Writing and Ski Mountaineering

I've noticed that lots of my stories have a winter theme. Wonder if that's because I live in a place where it's winter better than half the year?

Don't get me wrong. I love winter. There's something pristine and delightful about endless vistas of white. And the crunch of skis on new snow has a sound all its own. There's nothing quite like coming into a warm house after hours outside in the cold, although my husband reminds me of all the winter nights we spent in a tent with a blizzard flapping the nylon and tells me I've gotten soft. Part of what he said is right. We did spend many a night with me sandwiched between him and one of our dogs. With a minus twenty down bag, I even managed to stay warm. But I prefer my camping in the summer. One of the biggest problems with winter trips is the days are short and it gets really cold the second the sun sinks below the horizon. So cold, you have to get into the tent and into your down bag. Or else, you need to keep moving. It's too cold to stand around outside cooking or chatting.

For a while we used a Bibler stove. You hung it inside the tent and the tent actually got warm enough to take your gloves off. Of course, you had to keep a door open so you didn't asphixiate. They don't make Bibler stoves anymore. Too many lawsuits, I guess. The other issue with winter ski mountaineering is you get lots of condensation inside the tent. When you touch the side of the tent, it showers you with ice crystals. Down is a wonderful insulator so long as it stays dry. The minute it gets wet, watch out. The sleeping bag manufacturers use a variety of "water resistant" nylons to try to keep the down dry, but it's a losing battle. Between the heat from your body traveling through the down from the inside of the bag to the outside and the dampness inside the tent tryiing to go the other way, no matter how well made a sleeping bag is, the down eventually gets damp--and heavy.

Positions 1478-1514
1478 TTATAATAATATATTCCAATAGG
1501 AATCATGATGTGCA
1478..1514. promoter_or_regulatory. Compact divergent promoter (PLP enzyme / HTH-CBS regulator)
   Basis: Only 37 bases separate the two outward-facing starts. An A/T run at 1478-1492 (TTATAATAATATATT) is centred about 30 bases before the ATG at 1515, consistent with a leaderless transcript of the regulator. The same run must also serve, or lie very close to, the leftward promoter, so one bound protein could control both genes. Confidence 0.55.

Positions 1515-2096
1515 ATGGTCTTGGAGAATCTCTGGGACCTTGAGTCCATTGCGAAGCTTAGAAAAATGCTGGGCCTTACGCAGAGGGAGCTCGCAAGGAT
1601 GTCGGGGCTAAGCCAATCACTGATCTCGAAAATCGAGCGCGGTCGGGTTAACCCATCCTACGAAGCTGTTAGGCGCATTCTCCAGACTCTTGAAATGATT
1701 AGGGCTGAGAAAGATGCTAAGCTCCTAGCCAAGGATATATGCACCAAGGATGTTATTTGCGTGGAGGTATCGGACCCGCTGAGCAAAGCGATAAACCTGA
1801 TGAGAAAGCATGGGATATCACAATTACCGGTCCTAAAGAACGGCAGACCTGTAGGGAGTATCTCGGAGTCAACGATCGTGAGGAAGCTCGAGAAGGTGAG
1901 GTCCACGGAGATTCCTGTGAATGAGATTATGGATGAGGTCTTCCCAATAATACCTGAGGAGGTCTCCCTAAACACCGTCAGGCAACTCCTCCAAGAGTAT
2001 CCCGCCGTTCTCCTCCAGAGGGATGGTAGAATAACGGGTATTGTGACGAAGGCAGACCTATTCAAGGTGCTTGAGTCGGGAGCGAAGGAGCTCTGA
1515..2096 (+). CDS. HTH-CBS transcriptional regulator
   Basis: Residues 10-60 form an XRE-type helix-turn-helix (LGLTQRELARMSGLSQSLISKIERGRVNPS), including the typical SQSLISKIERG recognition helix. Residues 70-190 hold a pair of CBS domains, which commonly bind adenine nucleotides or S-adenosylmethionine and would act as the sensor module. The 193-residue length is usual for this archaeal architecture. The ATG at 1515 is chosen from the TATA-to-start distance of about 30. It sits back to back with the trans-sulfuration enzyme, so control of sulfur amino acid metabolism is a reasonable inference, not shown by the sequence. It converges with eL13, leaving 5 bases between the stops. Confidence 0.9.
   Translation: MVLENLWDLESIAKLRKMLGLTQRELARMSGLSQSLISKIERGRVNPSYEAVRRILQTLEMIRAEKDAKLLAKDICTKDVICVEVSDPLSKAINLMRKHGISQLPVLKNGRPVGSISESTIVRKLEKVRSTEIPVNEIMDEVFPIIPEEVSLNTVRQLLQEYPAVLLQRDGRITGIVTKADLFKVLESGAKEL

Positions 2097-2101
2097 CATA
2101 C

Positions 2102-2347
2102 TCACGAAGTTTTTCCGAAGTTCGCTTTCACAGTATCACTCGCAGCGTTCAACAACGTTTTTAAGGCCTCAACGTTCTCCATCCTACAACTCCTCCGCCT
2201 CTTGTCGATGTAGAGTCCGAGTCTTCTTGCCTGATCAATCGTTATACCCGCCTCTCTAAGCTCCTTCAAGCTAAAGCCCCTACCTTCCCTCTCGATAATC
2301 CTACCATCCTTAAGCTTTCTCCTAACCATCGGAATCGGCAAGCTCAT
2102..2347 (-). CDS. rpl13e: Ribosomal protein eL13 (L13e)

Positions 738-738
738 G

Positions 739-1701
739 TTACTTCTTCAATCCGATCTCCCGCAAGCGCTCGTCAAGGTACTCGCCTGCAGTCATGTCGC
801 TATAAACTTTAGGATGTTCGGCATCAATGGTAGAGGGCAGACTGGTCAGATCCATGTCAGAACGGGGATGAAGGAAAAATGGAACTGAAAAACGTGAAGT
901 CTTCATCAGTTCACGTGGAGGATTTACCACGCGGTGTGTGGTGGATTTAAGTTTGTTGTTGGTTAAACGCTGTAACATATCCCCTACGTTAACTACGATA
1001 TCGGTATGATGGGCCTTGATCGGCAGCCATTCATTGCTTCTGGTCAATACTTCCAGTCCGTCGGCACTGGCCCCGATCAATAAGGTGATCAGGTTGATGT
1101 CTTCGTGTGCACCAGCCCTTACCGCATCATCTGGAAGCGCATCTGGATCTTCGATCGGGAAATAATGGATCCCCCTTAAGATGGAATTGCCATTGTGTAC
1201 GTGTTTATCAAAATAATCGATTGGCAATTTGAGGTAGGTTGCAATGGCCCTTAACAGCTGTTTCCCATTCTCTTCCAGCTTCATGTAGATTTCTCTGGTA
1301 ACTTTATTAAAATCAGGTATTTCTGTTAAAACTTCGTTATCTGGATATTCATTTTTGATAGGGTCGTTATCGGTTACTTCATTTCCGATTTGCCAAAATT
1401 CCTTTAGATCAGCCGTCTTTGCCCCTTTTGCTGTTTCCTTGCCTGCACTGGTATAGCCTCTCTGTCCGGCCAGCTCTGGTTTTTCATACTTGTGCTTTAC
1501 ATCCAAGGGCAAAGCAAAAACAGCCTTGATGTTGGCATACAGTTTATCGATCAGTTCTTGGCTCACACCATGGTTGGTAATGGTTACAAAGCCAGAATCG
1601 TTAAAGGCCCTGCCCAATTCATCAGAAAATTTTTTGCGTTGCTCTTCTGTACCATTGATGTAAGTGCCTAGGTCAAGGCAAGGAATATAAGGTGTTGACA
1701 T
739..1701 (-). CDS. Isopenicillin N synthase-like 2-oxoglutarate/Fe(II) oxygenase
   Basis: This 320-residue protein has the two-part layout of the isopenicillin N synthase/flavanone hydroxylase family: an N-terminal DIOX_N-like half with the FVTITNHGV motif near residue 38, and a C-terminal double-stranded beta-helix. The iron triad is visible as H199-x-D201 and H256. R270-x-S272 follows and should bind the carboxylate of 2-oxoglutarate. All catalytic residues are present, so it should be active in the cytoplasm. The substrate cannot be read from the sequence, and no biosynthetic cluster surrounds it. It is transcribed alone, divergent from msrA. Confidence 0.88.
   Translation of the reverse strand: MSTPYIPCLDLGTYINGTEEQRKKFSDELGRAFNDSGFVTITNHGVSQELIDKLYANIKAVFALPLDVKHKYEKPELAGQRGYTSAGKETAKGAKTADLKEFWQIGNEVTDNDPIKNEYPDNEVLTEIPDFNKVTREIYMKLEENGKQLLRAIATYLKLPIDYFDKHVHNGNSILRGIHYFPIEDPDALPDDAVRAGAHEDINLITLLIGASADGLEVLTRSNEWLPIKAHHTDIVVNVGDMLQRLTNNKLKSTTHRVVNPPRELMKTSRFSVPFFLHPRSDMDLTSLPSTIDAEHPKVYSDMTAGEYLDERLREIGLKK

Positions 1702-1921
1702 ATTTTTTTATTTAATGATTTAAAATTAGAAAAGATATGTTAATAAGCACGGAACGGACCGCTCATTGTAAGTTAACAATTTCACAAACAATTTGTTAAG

When my husband came back from trying to climb Mt. St. Elias, his down bag must have weighed twenty pounds. Hanging outside on a line in the hundred degree heat in the Sacramento Valley, it took over a week to get dry.

In the winter on skis, or in the summer on foot, some of my best story ideas come from long hours in the backcountry. I don't think it's accidental that my short stories with a backcountry focus have sold to the first place I sent them. The backcountry is a part of me. I understand how the Sierras fit together. How you  can travel from pass to pass to get where you're going. Years ago, I had the same bone deep knowedge about the Cascades, but it's faded over a forty year span.

Time to go shovel. The wind died down. And time to go ski. I still remember meeting Andrea Meade Lawrence on a ski lift here before I knew who she was. All I saw was a little, old lady who turned a goggled face to me, grinned and told me the snow in Wipe Out was great. Wipe Out is a double black diamond run. I asked if I could ski it with her and she said, "Sure!" I still remember watching her disappear down a skinny little couloir betweet two boulders. Wow! That woman, who won double golds in the Olympics in the nineteen fifties, could still ski with the best of them.

No apologies here. I do love winter. What's your favorite season and why??


  1. @Swiss Replica Watches Thanks for your comment! Yes, so do I. And the equipment has gotten so much better in the past few years.


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